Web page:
Fermi Science Support Center

The Fermi Science Support Center (FSSC) runs the guest investigator program, creates and maintains the mission time line, provides analysis tools for the scientific community, and archives and serves the Fermi data. This web site is the portal to Fermi for all guest investigators.

This view shows the entire sky at energies greater than 1 GeV based on five years of data from the LAT instrument on NASA's Fermi Gamma-ray Space Telescope. Brighter colors indicate brighter gamma-ray sources.
This view shows the entire sky at energies greater than 1 GeV based on five years of data from the LAT
instrument on NASA's Fermi Gamma-ray Space Telescope. Brighter colors indicate brighter gamma-ray sources.
Image Credit: NASA/DOE/Fermi LAT Collaboration

Look into the "Resources" section for finding schedules, publications, useful links etc. The "Proposals" section is where you will be able to find the relevant information and tools to prepare and submit proposals for guest investigator projects. At "Data" you will be able to access the Fermi databases and find the software to analyse them. Address all questions and requests to the helpdesk in "Help".

Fermi Observations for MW 348

MW 348 starts with a 10 minute pointed "freeze" observation during which the updated profile for this week is loaded. That profile, using the regular 50 degree rock angle, then continues for the remainder of the week. No special observations are scheduled for this week.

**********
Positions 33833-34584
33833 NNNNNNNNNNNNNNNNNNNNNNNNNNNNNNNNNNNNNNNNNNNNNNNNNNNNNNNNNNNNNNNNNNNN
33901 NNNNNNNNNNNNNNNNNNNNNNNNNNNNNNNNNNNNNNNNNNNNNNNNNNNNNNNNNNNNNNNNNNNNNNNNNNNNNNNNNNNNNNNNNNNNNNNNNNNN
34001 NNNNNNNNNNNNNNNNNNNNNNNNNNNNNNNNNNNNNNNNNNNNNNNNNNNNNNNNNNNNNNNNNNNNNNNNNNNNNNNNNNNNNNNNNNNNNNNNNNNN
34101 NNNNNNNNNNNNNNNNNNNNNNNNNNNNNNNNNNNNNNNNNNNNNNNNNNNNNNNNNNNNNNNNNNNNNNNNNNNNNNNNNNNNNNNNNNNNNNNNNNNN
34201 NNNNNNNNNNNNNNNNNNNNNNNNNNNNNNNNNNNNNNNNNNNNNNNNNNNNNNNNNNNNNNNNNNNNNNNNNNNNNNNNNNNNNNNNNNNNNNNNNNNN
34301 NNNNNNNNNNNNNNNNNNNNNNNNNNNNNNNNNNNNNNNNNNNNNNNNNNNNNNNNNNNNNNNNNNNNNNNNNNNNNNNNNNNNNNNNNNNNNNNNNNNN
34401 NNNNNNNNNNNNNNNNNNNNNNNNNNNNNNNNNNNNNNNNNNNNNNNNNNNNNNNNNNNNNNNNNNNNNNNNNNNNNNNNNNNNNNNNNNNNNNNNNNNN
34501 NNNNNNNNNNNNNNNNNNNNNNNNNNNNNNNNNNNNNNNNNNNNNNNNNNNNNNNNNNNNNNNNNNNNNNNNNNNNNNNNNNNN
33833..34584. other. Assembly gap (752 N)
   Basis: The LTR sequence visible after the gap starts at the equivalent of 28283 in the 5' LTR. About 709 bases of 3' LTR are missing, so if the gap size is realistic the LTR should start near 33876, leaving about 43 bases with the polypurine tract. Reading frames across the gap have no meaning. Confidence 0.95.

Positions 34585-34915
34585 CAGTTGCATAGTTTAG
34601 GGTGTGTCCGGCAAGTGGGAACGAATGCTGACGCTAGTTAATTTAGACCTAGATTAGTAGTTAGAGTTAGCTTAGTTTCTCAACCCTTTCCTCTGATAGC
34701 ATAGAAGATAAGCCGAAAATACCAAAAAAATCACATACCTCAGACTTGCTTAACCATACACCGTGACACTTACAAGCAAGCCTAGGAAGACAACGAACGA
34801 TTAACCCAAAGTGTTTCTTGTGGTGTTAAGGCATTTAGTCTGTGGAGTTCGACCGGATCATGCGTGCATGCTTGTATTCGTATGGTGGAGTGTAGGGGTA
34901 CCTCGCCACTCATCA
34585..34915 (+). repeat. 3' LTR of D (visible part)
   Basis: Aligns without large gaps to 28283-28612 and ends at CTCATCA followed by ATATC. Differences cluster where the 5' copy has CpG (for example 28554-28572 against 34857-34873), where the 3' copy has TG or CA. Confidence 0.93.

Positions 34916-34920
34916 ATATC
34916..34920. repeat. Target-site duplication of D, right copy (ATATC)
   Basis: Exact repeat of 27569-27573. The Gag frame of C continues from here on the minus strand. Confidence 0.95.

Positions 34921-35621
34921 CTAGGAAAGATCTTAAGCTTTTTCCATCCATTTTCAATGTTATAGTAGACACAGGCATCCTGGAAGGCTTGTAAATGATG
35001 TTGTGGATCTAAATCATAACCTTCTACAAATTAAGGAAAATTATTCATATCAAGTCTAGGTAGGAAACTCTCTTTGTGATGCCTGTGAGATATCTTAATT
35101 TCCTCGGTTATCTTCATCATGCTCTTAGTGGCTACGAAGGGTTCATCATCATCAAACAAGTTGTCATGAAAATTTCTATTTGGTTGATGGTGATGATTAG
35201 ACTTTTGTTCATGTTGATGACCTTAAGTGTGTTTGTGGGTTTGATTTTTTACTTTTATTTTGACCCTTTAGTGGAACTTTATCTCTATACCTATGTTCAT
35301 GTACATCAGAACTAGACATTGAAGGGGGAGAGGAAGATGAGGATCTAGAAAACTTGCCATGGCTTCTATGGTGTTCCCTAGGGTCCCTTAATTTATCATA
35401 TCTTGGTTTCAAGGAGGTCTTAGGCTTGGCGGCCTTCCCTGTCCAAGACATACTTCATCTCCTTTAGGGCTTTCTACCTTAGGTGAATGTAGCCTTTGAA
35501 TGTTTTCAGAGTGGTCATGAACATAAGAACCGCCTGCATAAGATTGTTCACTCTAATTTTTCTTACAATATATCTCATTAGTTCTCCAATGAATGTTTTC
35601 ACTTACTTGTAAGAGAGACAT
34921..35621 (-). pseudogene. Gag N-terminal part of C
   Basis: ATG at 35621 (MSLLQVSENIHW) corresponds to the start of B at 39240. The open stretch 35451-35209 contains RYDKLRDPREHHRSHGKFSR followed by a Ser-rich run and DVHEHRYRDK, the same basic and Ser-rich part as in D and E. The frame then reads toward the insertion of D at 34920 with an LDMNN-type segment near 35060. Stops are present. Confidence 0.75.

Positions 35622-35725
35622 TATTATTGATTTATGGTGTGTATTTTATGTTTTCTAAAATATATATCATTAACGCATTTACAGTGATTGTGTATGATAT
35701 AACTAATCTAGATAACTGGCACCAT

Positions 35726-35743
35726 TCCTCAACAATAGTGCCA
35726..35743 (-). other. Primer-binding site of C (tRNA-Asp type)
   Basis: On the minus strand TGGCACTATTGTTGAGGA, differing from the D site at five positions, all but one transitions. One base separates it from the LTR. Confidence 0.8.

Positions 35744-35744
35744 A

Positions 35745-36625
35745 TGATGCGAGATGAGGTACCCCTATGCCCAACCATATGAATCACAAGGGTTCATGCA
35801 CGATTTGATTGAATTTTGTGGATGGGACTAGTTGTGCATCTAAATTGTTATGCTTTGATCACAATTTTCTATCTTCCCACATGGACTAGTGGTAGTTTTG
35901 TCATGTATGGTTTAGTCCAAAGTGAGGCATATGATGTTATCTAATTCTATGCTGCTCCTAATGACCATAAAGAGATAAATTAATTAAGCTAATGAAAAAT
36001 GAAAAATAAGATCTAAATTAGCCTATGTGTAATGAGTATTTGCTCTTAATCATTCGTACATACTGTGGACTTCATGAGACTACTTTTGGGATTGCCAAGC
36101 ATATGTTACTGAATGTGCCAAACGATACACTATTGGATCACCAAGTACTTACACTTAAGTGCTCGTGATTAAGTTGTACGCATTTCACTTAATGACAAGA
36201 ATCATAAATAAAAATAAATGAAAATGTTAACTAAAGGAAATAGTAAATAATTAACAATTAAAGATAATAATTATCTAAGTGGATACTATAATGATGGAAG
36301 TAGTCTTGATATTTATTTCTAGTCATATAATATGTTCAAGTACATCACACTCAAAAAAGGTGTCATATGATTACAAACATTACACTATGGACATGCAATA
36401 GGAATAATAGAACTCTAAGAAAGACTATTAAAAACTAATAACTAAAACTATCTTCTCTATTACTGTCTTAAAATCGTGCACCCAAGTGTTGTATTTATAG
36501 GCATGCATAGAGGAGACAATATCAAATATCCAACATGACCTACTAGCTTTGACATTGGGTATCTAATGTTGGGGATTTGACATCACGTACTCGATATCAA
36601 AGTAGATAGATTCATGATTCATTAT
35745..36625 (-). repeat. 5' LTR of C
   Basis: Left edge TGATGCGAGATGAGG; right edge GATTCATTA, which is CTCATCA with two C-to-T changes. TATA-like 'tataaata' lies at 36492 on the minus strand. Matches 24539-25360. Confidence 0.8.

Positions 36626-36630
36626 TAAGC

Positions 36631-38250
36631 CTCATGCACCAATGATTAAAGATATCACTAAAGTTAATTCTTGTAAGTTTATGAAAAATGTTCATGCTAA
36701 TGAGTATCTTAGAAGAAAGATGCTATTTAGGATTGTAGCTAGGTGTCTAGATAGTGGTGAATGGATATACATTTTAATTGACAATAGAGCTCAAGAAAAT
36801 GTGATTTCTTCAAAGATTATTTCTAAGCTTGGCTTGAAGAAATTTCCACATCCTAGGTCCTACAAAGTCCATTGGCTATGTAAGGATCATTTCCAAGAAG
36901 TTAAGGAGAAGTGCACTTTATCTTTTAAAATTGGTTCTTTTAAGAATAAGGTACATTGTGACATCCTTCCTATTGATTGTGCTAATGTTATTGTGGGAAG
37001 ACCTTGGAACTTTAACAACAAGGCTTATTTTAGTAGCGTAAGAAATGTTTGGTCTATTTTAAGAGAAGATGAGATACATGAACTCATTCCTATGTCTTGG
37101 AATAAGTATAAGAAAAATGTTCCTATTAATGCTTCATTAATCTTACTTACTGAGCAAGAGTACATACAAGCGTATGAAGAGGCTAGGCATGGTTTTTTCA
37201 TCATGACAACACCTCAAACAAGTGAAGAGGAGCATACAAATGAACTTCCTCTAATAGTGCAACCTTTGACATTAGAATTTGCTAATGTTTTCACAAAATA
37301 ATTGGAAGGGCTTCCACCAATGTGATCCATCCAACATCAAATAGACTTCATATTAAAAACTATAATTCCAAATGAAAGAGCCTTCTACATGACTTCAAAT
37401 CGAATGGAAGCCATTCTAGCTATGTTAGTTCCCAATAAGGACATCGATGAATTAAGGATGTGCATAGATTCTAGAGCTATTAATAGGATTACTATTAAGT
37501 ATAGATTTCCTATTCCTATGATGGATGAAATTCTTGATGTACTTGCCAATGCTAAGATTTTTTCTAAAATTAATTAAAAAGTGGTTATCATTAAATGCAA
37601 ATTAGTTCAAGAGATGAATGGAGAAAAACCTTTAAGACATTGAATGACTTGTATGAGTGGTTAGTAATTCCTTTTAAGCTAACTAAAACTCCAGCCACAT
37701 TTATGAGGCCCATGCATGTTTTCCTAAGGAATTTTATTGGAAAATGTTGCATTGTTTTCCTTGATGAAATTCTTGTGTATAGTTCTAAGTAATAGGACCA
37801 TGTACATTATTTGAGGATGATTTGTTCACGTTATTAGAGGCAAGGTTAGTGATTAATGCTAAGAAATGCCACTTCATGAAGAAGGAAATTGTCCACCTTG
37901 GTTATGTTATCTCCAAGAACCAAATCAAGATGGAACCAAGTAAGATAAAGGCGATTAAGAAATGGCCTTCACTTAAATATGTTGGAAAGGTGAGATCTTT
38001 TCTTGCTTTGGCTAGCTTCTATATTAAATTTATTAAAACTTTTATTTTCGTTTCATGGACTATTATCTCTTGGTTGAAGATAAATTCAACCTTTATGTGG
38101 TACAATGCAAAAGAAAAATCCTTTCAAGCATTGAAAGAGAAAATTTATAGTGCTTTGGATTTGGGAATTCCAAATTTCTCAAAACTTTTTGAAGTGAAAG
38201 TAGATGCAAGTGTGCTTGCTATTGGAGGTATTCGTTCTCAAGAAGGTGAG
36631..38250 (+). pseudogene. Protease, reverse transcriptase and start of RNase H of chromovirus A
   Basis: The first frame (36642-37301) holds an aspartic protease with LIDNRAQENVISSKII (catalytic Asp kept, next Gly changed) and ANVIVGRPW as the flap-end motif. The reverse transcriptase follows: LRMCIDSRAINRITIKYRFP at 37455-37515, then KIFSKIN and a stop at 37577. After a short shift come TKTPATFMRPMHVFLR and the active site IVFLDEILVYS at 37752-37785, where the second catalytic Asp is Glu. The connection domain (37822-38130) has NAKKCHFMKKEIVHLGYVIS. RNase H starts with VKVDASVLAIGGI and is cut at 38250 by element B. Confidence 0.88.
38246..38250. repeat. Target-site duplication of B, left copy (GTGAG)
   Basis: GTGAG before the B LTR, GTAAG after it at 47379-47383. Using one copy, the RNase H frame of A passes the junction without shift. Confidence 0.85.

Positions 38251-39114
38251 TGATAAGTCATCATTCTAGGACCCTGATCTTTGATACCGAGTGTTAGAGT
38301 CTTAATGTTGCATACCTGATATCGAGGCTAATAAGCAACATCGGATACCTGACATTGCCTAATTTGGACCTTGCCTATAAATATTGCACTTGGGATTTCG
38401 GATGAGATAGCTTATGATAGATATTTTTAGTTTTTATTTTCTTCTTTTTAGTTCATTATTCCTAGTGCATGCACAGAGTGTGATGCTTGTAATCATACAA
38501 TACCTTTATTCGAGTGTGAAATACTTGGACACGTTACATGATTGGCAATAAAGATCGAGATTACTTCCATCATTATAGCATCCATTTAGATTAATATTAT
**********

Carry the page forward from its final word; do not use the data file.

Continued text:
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Latest News

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Jan 9, 2015

Third Catalog of Fermi-LAT Sources Released

The 3FGL catalog is based on the first four years of LAT science data. It contains 3033 sources of gamma-rays from 100 MeV to 300 GeV. The catalog is provided as a FITS table and as PDF files, and is accompanied by important caveats as well as a draft of the paper describing the details of the catalog preparation. The 3FGL catalog represents a major milestone and is a great accomplishment by the international Fermi-LAT team.
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Dec 3, 2014

Short- and Long-Term Changes to Fermi Observations

For the last year Fermi has been performing a modified observing strategy where inertially pointed observations, to increase exposure around the Galactic center, have been interleaved with sky survey observations. Starting on 2014 December 4, Fermi will return to routinely performing only sky survey observations, with alternate orbits having Fermi rocked north and south of the zenith. Short term changes to this mode may still occur in response to targets of opportunity.
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Oct 21, 2014

NASA's Fermi Satellite Finds Hints of Starquakes in Magnetar 'Storm'

NASA's Fermi Gamma-ray Space Telescope detected a rapid-fire "storm" of high-energy blasts from a highly magnetized neutron star, also called a magnetar, on Jan. 22, 2009. Now astronomers analyzing this data have discovered underlying signals related to seismic waves rippling throughout the magnetar.
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